Yana Toom


Childhood and youth

Yana Toom was born in Tallinn in 1966. She went to an Estonian-language kindergarten and then to Russian-language school No. 26, where there was special emphasis on the study of the English language. In addition, she attended a music school (piano) and art school. She studied Russian philology in Tartu and researched the literary links between Aleksandr Blok and Innokenty Annensky; however, she did not graduate from the university because of the birth of her first children


After the restoration of independence of the Republic of Estonia, she left for Chelyabinsk Oblast in Russia with her husband, who was also studying in Tartu but could not get a registration of residency in Estonia. She returned in 1994 – having dreadfully missed Tallinn, and she joined the newspaper Molodyozh' Estonii as a correspondent. She worked for the newspaper for two years and then took a position in the weekly newspaper Den' Za Dnem, where she became editor-in-chief in 1999. In 2006, she transferred to the same position in the newspaper Vesti Nedeli.


Yana Toom joined Keskerakond (the Centre Party) in 2008. After leaving Vesti Nedeli, she worked as chief editor for the Tallinn newspaper Stolitsa. In 2010, she became Vice-Mayor of Tallinn for culture, education and sports; in 2011, she ran for election to the Riigikogu (Estonian Parliament) and became a Member of the Riigikogu. In 2014, she ran for election to the European Parliament and became a Member of the European Parliament (25,251 votes). Five years later, she sought re-election to the European Parliament, secured 26,990 votes and is now serving her second term in the European Parliament.

A little about my personal life

Five children, two grandchildren.

Why am I in the European Parliament?

In politics, two main topics – social matters and discrimination – have always been close to my heart. However, as a Member of the European Parliament is not only involved in what interests him or her but also in what is necessary, I, for example, have participated in the copyright battle, i.e., I have fought against European directives that are ill-conceived in my opinion. In March 2019, my office held a conference entitled, “Will the directive on copyright destroy the open internet?”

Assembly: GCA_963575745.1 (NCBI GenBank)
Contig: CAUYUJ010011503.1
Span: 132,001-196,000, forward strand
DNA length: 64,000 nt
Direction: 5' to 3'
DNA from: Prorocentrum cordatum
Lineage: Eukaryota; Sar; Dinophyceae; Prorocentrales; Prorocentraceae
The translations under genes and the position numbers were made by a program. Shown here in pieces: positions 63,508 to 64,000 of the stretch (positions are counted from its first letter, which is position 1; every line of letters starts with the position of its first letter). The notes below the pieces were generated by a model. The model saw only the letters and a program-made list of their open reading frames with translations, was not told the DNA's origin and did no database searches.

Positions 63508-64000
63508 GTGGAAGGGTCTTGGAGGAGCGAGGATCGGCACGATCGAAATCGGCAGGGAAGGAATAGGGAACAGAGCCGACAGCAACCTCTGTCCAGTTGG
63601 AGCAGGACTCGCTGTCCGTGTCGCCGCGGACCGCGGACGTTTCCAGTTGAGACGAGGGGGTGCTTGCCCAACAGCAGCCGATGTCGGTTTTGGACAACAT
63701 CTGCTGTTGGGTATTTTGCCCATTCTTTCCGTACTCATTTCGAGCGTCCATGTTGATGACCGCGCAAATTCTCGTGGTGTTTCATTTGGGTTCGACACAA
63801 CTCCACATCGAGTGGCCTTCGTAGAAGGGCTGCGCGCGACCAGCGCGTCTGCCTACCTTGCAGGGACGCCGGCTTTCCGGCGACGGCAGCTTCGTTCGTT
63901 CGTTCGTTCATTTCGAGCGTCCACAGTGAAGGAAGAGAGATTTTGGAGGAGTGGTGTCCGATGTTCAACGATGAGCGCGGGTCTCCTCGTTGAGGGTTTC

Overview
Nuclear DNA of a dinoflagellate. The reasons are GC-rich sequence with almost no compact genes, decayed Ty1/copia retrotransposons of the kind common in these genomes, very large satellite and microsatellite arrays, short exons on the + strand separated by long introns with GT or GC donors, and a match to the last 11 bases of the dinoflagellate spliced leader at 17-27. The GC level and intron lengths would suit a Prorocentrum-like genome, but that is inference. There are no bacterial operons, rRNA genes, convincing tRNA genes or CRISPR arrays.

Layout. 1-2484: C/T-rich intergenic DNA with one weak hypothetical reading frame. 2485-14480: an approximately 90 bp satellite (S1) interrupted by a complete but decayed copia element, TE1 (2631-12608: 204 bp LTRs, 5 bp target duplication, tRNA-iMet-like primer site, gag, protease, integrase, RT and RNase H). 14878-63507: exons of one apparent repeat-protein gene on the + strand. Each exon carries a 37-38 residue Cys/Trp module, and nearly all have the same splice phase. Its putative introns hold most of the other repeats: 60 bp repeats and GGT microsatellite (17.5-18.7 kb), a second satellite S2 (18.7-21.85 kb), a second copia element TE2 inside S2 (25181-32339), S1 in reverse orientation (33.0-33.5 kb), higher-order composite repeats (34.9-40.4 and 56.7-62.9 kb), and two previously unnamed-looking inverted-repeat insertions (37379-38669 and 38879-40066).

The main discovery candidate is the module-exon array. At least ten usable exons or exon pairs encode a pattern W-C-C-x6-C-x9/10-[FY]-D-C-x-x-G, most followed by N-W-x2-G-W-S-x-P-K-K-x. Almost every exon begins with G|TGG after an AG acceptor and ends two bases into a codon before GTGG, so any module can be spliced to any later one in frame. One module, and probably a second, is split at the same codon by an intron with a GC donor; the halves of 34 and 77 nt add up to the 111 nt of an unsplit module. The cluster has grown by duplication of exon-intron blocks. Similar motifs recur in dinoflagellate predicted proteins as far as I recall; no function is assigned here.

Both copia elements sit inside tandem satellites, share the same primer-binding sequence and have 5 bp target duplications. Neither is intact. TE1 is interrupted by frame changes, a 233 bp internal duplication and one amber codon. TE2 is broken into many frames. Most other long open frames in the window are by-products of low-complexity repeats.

Still, what’s most important I feel is the fight against discrimination, including undefined citizenship and the right of the Russian minority in Estonia to receive education in their mother tongue. And, of course, social policy, including (today) the European minimum wage and the Just Transition Fund for the green economy. These topics are sensitive, as nobody has changed the principle of subsidiarity in the European Union, which does not allow Brussels to interfere in the citizenship and social policies of Member States. This, though, does not mean that nothing can be done: for example, the EU approved the European pillar of social rights, and Ursula von der Leyen of the European Commission stubbornly holds on to her social ideas.

For many, her ideas are like a sharp knife because it means federalisation. I do not see anything awful in it. Quite the opposite: I am, personally, for European federalisation and I strongly believe that the European Union has only one path of development – federalisation. As stated in the 1957 Treaty of Rome, the founding document for the EU, we are an ever-closer union. Europe has its own values and the right to social protection, which also means a refusal to accept discrimination – this is what the EU is all about.


The above is the basis of my political creed: I am an advocate for respecting human rights, and an open and welcoming Estonia where people are defined by their political views, rather than their ethnic origin; where there is no place for discrimination and intolerance, and where it is remembered that the Declaration of Independence was meant for “all the Peoples of Estonia”.